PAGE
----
: life starts all over again when it gets crisp in the fall.
I start a new roll for the last smiles of the year.
The leaves begin to fall. My sister arrives on a train. We wander through London and find the Photographers’ Gallery in Westminster, and spend the afternoon looking at existential photography in their new exhibition. I tell Lucy about Simone de Beauvoir and we talk about cameras and guns. There is an installation called Crossfire in a dark room. Later I read:
‘The video-sound installation Crossfire by Christian Marclay is a sampling from Hollywood films that edits together those moments in which the actors on the screen begin to take aim at the movie theatre audience. For eight minutes and twenty-seven seconds, the montage transports the viewer into a visual and acoustic crossfire from all sides.’
I go in by myself because Lucy is hesitant of the booming gunfire. My shadow forms my perfect outline on one of the surround screens where the actors point their guns at me. It’s loud and intimidating, and it makes my heart race as I stand still with my camera. There’s a picture I could have taken which I think of now as I write back (a long exposure, because of the darkness, with the blur of the screens behind the silhouette; the guns mixed up into bright white light) – but I am too taken in the moment and it passes me by. Here, then, is a new maxim to remember: moments which make your heart race hold a photograph.
Back in Canterbury I cook dinner and we watch The West Wing and take silly pictures with my webcam. The next morning I have a seminar, but afterwards we walk into town and have lattes and chocolate cake with strawberries and cream at the quirky cafe in a corner of the high street.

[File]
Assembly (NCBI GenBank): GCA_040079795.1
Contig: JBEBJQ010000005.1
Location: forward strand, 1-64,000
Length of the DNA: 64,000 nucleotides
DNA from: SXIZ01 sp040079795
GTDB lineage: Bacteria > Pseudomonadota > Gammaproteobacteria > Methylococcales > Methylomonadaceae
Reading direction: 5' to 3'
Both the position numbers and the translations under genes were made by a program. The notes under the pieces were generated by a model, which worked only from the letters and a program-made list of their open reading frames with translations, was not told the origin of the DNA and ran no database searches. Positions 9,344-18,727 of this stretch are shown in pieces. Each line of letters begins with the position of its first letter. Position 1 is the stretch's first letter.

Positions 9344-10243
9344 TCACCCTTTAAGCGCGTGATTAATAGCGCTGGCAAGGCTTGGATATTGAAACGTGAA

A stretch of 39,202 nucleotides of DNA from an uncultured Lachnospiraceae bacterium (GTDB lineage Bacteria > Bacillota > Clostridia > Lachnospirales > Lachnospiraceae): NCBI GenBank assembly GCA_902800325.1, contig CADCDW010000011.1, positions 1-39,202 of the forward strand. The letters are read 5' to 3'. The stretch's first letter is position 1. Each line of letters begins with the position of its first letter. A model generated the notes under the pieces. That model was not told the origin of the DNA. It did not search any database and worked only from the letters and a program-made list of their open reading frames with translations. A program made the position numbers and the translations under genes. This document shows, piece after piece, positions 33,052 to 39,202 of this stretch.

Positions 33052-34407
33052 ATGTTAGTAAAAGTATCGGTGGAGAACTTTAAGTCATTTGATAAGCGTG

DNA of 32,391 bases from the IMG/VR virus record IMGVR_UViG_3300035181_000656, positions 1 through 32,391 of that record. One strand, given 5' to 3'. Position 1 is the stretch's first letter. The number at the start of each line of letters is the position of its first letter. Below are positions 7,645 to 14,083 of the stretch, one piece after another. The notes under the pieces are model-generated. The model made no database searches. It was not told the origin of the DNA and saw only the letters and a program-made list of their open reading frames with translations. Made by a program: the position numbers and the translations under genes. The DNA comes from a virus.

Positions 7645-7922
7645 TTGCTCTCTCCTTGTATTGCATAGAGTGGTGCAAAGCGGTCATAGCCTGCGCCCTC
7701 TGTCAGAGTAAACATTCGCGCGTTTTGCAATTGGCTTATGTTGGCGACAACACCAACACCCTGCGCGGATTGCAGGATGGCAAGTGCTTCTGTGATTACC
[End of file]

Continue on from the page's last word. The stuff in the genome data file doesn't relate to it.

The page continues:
We each have our cameras, so we go for a walk along the river where the sun dips low over the water. The city is quiet although the leaves fall in a shower of auburn and gold.
I have new boots. Now I walk around in another girl’s shoes.
I go home to write essays and life takes a sudden short, sharp turn. I come back alone. Parts of my world start all over again.
A few days later I am in Cambridge with my friends for our annual birthday gathering. We ceilidh dance the night away, sleep restlessly, eat nutella toasties for breakfast, and walk across the city to the botanical gardens where I shoot for Alice, David, and Jonny’s upcoming folk gig. Last year I could have kicked myself for loading my camera with Ilford when the year’s bright epitaph was burning all around me. This year my roll of Kodak Gold gave me emerald waters and crimson leaves. (The digital shots are here and here.)
We wander through the trees and visit the fogged greenhouses. Later there is cake and cranberry juice in the café while I teach Jonny to use Acer.
In the evening we see Bellowhead at the Corn Exchange and limp home under the street lights and light mist. Sunday is spent sleeping and reading, and drinking hot coffee in a hidden Costa before catching the train home. The hush of the tracks takes us further than we’d thought, all the way to Liverpool Street, and when I get home my attic room is heavy and silent.
I read Shakespeare and Emily Dickinson and a week later my class catches the slow train to Waterloo to visit the Globe. I grew up in London before we moved to the countryside, and a part of me still imagines itself coming home when it sees the skyline through the train window.
We walk along Southbank with the sky clear in the ripples on the Thames. It is cold and crisp, the air sharp as glass. I am used to imagining this landscape under the weight of history, but rarely have I tried to create a picture of this city as Shakespeare would have seen it. I think about the small rowing boats that ferried people back and forth before bridges, of the low thatched roofs and wide open sky, and the way London’s natural soundtrack has changed. (Except for the river, whose wash has always been constant.) In the theatre some American drama students are practicing the balcony scene from Romeo and Juliet under the watch of the Globe’s director.
When we stop for a break lights have pricked like stars across the river. I take a twin picture of St Paul’s and the Millennium Bridge, and then Claudia and I walk across the water to finish my film.